By James Bell
This article covers how to create a virtual Python environment and run a jupyter notebook inside it. This is a great idea when you have problems installing packages, or need a test or isolated dev environment. You can see what breaks when you upgrade libraries and versions in Python before learning it in a live production environment.
It’s also nice to use when some libraries just don’t want to install, like plotly did for me recently.
Below you’ll see the error I received when I followed some simple instructions and attempted to import a couple of packages.
Importing packages can seem so easy but they can also be extremely frustrating when they fail. It’s especially frustrating because plotly is such a beautiful and interactive visualization library.
These instructions may not work for you. Let’s be honest, programming and dealing with this kind of stuff can be tough but it’s very rewarding when it works. For full disclosure I have a Windows 10 laptop with an anaconda installation and Python 3.5. If you have a Mac or a Linux machine, google and stack overflow are your friends.
First, let’s create a folder where we want our virtual environment to live in.
I opened File Explorer in windows and created a folder called Virtual_Dev. Try to leave out spaces and use underscores, camelcase, or some other method for naming the folder.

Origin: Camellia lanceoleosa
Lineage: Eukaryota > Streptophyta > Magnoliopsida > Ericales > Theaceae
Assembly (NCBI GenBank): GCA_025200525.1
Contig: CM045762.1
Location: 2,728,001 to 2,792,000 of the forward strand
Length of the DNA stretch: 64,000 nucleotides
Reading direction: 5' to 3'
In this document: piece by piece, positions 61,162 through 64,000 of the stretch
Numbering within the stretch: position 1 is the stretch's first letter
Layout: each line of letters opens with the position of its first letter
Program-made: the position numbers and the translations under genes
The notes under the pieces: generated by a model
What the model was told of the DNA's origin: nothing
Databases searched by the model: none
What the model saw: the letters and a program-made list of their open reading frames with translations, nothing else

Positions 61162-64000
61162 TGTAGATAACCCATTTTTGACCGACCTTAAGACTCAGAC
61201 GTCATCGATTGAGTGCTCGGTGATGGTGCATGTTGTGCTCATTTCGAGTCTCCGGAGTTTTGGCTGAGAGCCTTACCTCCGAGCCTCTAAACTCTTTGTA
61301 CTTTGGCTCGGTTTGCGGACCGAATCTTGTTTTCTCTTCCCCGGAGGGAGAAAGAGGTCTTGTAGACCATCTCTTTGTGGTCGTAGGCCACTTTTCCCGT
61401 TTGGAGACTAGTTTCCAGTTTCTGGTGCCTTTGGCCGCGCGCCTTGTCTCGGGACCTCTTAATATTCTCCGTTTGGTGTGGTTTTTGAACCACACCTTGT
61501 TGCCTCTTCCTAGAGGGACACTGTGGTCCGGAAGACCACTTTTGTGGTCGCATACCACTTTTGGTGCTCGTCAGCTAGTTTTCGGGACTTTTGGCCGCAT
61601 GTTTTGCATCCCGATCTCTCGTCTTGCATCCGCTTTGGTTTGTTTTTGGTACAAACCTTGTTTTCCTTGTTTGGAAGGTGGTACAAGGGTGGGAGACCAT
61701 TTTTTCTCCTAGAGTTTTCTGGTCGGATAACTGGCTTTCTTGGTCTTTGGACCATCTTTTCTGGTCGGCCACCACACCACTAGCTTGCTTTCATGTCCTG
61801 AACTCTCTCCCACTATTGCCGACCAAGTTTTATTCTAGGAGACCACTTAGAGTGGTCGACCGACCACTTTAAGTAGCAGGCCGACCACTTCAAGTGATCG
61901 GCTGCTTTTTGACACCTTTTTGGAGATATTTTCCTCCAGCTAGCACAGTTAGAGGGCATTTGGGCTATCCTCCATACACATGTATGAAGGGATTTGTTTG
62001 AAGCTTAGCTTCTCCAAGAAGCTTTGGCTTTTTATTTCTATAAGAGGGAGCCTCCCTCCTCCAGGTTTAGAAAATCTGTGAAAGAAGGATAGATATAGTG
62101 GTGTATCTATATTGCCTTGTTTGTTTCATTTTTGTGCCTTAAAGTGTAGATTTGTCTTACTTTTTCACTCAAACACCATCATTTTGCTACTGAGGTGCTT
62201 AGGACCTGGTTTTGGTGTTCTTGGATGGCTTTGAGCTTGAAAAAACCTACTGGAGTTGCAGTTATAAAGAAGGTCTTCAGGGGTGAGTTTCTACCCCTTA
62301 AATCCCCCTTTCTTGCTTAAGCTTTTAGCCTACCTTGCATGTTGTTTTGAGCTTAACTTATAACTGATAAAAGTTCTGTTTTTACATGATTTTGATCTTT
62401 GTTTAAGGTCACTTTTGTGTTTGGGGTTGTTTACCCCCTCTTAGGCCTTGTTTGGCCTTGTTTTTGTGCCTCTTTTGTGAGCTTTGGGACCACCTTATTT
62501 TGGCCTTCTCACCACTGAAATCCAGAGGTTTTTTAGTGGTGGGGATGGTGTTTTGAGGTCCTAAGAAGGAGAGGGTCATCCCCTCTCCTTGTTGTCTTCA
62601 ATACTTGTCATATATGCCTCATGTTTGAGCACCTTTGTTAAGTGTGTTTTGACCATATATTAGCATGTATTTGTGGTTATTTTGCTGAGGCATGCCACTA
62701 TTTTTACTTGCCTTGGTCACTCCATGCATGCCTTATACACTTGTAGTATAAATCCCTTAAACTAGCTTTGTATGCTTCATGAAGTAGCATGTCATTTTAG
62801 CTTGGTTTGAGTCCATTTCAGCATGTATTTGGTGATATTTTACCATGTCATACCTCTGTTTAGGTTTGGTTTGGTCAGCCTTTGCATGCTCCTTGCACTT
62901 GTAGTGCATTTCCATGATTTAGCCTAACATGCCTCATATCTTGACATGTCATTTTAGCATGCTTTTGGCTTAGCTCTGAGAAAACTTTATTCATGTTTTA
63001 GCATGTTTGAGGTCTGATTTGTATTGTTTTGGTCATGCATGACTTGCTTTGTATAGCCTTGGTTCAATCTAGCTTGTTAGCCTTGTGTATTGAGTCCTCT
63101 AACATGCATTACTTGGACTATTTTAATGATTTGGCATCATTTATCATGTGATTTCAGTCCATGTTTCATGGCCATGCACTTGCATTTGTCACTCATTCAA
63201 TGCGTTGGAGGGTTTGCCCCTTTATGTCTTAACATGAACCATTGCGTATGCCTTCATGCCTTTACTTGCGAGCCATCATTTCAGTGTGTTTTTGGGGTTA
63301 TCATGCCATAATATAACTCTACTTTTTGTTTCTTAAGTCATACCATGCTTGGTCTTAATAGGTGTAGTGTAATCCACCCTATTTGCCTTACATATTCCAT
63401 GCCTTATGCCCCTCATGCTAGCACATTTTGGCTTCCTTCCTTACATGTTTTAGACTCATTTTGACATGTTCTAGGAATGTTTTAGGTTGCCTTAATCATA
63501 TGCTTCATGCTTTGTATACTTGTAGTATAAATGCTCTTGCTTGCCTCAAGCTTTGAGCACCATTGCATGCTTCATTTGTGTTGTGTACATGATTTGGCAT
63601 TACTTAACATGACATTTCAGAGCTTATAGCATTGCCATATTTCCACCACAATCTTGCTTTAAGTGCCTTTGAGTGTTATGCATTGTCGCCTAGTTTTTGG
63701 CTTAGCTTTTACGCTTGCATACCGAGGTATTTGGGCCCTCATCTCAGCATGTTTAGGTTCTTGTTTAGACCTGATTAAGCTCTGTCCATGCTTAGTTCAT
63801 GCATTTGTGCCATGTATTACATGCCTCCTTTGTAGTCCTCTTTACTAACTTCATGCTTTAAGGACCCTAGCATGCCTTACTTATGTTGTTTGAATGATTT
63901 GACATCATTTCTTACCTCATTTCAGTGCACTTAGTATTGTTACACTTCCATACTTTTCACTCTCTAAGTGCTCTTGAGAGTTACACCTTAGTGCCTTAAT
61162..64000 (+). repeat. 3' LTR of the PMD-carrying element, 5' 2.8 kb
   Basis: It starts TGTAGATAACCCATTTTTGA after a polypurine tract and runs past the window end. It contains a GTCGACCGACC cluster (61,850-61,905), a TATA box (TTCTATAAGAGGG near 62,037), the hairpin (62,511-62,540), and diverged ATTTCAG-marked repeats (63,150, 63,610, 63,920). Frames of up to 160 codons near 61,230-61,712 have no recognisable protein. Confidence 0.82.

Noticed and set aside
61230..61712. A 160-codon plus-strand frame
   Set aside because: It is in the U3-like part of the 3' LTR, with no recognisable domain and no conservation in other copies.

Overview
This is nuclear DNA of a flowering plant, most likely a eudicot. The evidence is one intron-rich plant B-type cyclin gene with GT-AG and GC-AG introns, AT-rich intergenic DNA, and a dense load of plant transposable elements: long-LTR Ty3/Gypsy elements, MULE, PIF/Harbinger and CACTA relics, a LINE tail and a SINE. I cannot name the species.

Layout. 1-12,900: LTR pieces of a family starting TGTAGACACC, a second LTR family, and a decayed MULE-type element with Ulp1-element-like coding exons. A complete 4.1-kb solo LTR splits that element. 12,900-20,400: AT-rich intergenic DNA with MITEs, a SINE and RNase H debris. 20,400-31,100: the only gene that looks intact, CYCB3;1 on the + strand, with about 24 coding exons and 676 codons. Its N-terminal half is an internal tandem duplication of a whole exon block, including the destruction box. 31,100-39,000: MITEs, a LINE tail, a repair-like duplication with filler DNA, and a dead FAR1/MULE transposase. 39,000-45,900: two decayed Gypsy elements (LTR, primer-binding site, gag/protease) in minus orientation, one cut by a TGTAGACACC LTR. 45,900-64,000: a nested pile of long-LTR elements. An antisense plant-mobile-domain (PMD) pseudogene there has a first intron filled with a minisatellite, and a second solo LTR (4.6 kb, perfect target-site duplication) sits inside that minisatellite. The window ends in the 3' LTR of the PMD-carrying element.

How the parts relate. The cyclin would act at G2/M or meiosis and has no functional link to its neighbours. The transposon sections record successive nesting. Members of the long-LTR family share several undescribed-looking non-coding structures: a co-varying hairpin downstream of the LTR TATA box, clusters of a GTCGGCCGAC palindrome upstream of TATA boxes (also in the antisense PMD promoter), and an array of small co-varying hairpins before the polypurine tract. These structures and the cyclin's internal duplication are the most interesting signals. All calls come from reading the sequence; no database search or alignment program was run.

Now, let’s open command prompt.
If you’ve never seen or used the command prompt before, don’t panic. You really only need to know 2 things listed in the picture below.
Now let’s change our directory in Command Prompt to the folder that we want our environment to live. We do this with the command “cd” or change directory, then type the filepath where you created your folder in the previous step. After you type in the command below, press the enter key to execute the command.
Now we create the virtual environment.
You can also change the python interpreter by instead typing the version in such as
virtualvenv venv -p /usr/bin/python3.1 venv
Let’s activate the environment.
You’ll see the prompt change like this.
Next, we install the kernel that will run the jupyter notebook inside our new environment by typing in just the top line.
Then, just type jupyter notebook.
There you go! “Localhost” is the same as saying “your computer”. The 4 digit number after is the port number. Don’t expect a localhost url to work on anyone else’s computer.
Then open a new notebook in the virtual environment to start coding in jupyter notebook.
Note that since this is a virtual environment, you’ll have to install new libraries. You can do this on your command prompt where the kernal is running. This allows you to test different versions of libraries and do other types of testing in an isolated environment.
Cufflinks will uninstall whatever version you previously have of plotly and install plotly version 3.10.0. You can install plotly with a different version after cufflinks does this and specify a different version. Here I am specifying plotly version 4.1.0
This will overwrite the plotly version that cufflinks installed. This is how I was able to get it to work. Hopefully this works for you!! If not, stack overflow, google, patience, and utilizing your resources is your best hope. Good Luck!
Oh, and by the way, if you are using this to install plotly and cufflinks, here are the import lines I ran to get going.
15 March 2020
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